Hum… I wonder if the Reformation would be a good metaphor for the solution. Wish I had the time and mental energy to make the metaphor stick.

    • Nornagest says:

      Francis is probably the most popular Pope in the US for quite some time, but I’m not sure that’s hashing out to actual church attendance. Googling brings up a lot of stories about Catholicism’s decline, but most of them are from 2015 or earlier.

      (The top hit is Salon waxing lyrical about the political implications, because we are all sinners and we deserve this.)

  22. Freddie deBoer says:

    Years ago I realized that I was capable of writing almost any argument and its exact opposite with equal strength, and that I could both get either or both published and could convince people with either or both. Which I know sounds like I’m bragging, and partially is, but more is a statement about The Discourse or whatever.

    • Vercingetorix says:

      Even more telling is the fact that the same essay or post or article or whatever can be read in two diametrically opposite ways, like this post. I maintain that this is a reflection of a kind of problem with writing itself rather than the Discourse. Every writer presumes things about his/her readers and requires the acceptance of certain elementary propositions as givens. In many cases, the writer has so deeply assimilated these propositions he/she is him/herself unaware of these presumptions. This is partly why it is so difficult to make progress in philosophy, whereas mathematics (a substantially more limpid language) has made progress in leaps and bounds.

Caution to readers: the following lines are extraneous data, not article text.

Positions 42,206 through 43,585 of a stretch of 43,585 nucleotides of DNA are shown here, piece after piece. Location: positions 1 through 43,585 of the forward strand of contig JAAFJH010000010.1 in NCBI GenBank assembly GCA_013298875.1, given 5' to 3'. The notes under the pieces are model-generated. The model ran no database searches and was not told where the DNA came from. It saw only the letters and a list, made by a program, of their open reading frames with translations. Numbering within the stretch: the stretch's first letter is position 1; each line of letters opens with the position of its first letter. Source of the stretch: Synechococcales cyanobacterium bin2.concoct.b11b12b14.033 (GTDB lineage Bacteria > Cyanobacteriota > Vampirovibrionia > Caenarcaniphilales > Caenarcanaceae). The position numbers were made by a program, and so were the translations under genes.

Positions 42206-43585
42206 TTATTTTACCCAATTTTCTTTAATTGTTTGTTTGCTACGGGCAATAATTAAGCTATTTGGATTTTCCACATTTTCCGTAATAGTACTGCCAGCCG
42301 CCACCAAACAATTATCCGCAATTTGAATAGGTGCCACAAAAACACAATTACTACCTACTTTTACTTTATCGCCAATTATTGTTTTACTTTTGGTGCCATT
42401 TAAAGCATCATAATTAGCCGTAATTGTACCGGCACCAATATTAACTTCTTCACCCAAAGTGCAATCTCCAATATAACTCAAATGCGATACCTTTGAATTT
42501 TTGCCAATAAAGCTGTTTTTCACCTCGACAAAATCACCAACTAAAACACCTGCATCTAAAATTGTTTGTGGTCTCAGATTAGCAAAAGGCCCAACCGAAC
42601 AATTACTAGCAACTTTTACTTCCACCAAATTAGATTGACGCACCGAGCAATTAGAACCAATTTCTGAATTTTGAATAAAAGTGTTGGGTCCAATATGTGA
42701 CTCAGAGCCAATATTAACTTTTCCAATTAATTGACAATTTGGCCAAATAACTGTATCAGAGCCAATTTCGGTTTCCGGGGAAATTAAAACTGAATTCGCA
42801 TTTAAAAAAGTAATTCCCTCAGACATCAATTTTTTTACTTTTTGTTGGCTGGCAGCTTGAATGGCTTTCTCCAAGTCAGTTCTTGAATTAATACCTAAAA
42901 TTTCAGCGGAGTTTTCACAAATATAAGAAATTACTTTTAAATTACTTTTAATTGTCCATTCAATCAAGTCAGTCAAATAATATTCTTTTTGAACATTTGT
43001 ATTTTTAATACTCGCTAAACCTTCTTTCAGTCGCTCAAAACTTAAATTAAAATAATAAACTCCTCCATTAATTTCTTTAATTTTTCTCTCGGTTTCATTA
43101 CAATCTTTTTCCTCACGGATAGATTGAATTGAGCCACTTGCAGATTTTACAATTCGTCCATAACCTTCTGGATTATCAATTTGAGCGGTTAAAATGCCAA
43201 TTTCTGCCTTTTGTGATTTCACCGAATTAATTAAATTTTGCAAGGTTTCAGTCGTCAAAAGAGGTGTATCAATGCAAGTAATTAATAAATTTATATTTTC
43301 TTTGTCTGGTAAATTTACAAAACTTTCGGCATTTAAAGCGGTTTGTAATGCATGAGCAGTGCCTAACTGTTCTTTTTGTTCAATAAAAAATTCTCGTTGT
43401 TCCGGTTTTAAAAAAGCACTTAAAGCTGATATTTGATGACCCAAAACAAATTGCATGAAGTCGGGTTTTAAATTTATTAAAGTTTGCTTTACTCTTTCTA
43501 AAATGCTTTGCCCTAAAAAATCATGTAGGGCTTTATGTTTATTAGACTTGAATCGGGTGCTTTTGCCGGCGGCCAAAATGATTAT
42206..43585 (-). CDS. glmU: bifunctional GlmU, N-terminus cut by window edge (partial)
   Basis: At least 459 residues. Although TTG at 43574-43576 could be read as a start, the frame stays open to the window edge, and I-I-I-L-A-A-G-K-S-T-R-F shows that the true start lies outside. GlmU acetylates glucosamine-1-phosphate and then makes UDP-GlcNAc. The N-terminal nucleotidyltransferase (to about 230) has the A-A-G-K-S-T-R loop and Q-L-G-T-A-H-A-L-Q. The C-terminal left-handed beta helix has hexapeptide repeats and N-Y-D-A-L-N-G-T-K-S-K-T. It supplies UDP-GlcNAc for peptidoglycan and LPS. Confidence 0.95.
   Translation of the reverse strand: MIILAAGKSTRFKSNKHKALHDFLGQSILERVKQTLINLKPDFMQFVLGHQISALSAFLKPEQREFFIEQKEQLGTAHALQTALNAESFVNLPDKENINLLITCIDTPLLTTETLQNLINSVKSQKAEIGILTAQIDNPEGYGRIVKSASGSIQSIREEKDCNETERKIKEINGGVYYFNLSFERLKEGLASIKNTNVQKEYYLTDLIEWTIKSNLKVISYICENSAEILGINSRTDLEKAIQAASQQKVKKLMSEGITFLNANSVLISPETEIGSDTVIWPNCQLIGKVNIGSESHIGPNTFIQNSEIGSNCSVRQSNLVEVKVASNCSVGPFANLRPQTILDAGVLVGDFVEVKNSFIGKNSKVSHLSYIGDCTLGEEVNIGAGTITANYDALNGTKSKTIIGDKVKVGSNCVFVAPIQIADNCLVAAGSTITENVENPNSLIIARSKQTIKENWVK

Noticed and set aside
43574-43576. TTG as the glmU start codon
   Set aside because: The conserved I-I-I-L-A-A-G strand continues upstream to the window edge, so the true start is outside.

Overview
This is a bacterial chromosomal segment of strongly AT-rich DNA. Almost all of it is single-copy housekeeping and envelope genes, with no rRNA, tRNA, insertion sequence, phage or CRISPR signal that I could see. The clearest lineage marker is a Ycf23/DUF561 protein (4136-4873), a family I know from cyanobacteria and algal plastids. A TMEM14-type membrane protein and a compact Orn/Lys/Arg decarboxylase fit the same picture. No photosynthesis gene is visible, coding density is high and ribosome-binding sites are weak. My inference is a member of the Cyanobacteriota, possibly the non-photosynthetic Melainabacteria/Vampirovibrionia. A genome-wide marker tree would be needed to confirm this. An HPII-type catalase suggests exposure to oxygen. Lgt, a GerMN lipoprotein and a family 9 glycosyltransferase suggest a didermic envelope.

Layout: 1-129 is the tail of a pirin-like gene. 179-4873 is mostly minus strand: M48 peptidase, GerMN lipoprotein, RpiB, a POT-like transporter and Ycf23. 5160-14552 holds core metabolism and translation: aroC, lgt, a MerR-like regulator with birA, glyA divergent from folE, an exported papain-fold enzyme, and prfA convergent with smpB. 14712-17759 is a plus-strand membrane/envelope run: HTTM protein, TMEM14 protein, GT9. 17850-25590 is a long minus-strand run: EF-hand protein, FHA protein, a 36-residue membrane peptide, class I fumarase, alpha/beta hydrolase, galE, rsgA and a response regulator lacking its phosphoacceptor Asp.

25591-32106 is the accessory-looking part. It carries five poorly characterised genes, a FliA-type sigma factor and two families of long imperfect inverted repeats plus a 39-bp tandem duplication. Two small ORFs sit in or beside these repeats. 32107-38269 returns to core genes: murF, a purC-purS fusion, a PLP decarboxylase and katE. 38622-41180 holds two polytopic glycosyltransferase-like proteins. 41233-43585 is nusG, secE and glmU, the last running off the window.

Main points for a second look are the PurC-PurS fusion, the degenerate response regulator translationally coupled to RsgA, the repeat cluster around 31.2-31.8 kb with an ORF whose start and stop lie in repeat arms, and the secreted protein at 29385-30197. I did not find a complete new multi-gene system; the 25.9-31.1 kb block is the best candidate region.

23. lvlln says:

    This reminded me of How Internet Porn Caused the Rise of Donald Trump. I would hope that parodies like this would help to inoculate people from these types of nonsense sociology, but considering what’s happened in the 2 decades since the Sokal Affair, I’m rather pessimistic.

  24. Conrad Honcho says: